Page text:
Summary Highlights

  • Principal Investigator: 
  • Funding Mechanism: 
    RFA: HS07-002: Ambulatory Safety and Quality Program: Enabling Quality Through Health Information Technology (EQM)
  • Grant Number: 
    R18 HS 017060
  • Project Period: 
    November 2007 - August 2011
  • AHRQ Funding Amount: 
    $998,509
  • PDF Version: 
    (PDF, 172.18 KB)

Summary: The inpatient setting allows alterative diagnoses to be considered whenever there is a lack of response to therapy or when an adverse event occurs. Determining whether a diagnosis is correct in an outpatient setting may be difficult because patients with inaccurate diagnoses may fail to follow up, get better on their own despite the inaccurate diagnosis, or seek care elsewhere, so that the original provider never learns of the error. Indeed, a "correct" diagnosis may not be discovered until a later date when a biopsy, autopsy, hospital stay, or adverse event occurs and establishes a disparate diagnosis.

This project sought to track outcomes of initial diagnosis and to provide that information to clinicians to give feedback and the opportunity to revise initial diagnoses. The assessment of outcomes was assisted by the involvement of patients. The metric for the quality of the diagnosis was whether the patient's condition resolved in a timely and appropriate manner, or whether - as the result of feedback the initial diagnosis - was modified in a timely manner.

The project developed automated processes for proactive followup and ongoing rapid feedback to physicians in two types of outpatient settings: 1) three ambulatory clinics (the University of Alabama at Birmingham [UAB]-Huntsville Family Practice; United Cerebral Palsy Clinic [UCP]; and the UAB-HIV Clinic); and 2) an emergency department (ED) (Shands-Jacksonville). The ambulatory sites each used different electronic health records (EHRs). UCP used the WorldVistA EHR, UAB used Touchworks EHR, and UAB-HIV used a proprietary EHR. The ED site used the McKesson Horizon Patient Folder and a proprietary ED system that provided a computer-generated paper template that was customized to the patient's chief complaint.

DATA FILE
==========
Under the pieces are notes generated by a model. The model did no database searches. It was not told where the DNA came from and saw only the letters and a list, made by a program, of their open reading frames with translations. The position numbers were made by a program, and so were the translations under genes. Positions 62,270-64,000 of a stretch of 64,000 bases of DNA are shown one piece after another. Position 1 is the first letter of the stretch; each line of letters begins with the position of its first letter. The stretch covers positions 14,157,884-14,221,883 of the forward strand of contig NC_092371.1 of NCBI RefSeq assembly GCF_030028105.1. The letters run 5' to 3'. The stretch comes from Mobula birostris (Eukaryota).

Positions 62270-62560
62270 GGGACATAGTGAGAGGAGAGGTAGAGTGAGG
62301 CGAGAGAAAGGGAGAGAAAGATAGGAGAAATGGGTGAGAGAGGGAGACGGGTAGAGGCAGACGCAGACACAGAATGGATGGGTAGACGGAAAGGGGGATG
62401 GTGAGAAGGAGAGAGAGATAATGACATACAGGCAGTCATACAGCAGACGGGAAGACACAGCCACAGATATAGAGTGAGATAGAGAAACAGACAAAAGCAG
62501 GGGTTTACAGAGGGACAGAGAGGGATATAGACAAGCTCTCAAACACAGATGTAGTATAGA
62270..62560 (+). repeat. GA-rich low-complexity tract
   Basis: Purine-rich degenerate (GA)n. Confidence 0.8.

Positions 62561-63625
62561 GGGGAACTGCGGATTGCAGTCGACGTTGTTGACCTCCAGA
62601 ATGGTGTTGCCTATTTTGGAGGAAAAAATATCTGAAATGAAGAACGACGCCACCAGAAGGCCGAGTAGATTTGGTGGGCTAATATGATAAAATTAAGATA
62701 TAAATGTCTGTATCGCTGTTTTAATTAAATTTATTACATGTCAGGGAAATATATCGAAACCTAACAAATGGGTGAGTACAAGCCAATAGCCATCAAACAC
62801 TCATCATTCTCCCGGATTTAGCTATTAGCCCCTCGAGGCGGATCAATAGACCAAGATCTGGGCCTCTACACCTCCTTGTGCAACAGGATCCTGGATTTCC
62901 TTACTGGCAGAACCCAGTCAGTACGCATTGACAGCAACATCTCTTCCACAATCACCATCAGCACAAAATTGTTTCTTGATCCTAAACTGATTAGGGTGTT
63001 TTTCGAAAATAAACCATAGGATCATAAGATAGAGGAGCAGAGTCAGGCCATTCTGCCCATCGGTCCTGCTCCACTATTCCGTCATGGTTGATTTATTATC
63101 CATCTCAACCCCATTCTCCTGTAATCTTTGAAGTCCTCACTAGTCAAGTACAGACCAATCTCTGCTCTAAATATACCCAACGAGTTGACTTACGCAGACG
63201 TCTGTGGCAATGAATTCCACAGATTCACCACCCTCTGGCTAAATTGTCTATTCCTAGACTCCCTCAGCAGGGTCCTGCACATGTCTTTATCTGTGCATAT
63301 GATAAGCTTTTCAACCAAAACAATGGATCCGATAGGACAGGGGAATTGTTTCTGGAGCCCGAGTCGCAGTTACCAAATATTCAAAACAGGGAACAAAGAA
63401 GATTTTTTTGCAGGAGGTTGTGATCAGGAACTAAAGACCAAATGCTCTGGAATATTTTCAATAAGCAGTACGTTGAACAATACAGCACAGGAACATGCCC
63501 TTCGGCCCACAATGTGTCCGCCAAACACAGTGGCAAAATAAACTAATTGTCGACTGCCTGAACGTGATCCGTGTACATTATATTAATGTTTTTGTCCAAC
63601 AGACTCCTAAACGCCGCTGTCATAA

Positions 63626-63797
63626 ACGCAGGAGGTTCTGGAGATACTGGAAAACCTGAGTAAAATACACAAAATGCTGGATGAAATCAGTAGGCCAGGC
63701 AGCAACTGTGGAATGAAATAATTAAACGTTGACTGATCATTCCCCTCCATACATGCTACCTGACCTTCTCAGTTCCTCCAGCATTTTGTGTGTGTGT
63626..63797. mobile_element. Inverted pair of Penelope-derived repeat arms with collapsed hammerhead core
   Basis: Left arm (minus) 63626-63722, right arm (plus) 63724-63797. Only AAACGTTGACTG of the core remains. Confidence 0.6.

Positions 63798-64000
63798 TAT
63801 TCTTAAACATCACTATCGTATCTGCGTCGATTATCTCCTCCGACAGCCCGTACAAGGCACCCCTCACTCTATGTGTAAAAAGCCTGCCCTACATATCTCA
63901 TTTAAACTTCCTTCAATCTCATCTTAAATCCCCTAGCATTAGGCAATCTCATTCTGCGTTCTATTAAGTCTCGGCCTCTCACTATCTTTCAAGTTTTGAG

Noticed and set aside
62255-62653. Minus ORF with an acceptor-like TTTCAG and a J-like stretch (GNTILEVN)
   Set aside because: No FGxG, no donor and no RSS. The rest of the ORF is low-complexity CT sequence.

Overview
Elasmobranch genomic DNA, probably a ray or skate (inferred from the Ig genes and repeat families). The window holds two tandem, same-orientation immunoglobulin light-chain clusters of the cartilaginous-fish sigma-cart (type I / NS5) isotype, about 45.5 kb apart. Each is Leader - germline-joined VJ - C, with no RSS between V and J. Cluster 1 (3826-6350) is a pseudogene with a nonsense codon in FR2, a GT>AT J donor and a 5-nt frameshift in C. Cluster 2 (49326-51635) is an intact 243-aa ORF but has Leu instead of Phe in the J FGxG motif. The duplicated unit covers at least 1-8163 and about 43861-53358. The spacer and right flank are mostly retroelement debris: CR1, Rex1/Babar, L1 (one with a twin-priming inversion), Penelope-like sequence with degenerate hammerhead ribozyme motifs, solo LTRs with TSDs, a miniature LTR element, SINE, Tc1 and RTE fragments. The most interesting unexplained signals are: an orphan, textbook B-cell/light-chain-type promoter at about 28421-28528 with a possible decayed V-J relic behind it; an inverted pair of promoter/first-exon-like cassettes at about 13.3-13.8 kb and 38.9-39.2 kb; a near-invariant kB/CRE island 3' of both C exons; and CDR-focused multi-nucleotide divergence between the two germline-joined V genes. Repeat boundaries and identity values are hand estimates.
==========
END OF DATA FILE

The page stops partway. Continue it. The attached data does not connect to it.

Different interventions were used at each type of site. The clinic site intervention was an interactive voice response (IVR) system that collected followup data for a feedback report to physicians on patient health status and medication adherence. The feedback report used an interface between the EHR and a database that can be integrated with a variety of systems. The ED intervention was an automated followup and feedback report to the ED physicians on the final diagnoses of patients who were admitted to the hospital as compared to their initial ED diagnoses.

Outcome measure included providers' responses to the feedback; satisfaction with the process; its impact on diagnostic and therapeutic quality; response to use of the IVR and ED feedback systems; and use of the feedback by physicians. For the clinic sites, additional assessments included patient satisfaction and impact on health care costs.

Specific Aims:

  • Develop a system within three different ambulatory EHR systems in three different types of ambulatory settings that includes proactive followup of patients' response to treatment (including medication adherence and adverse events) and feedback to health care providers. (Achieved)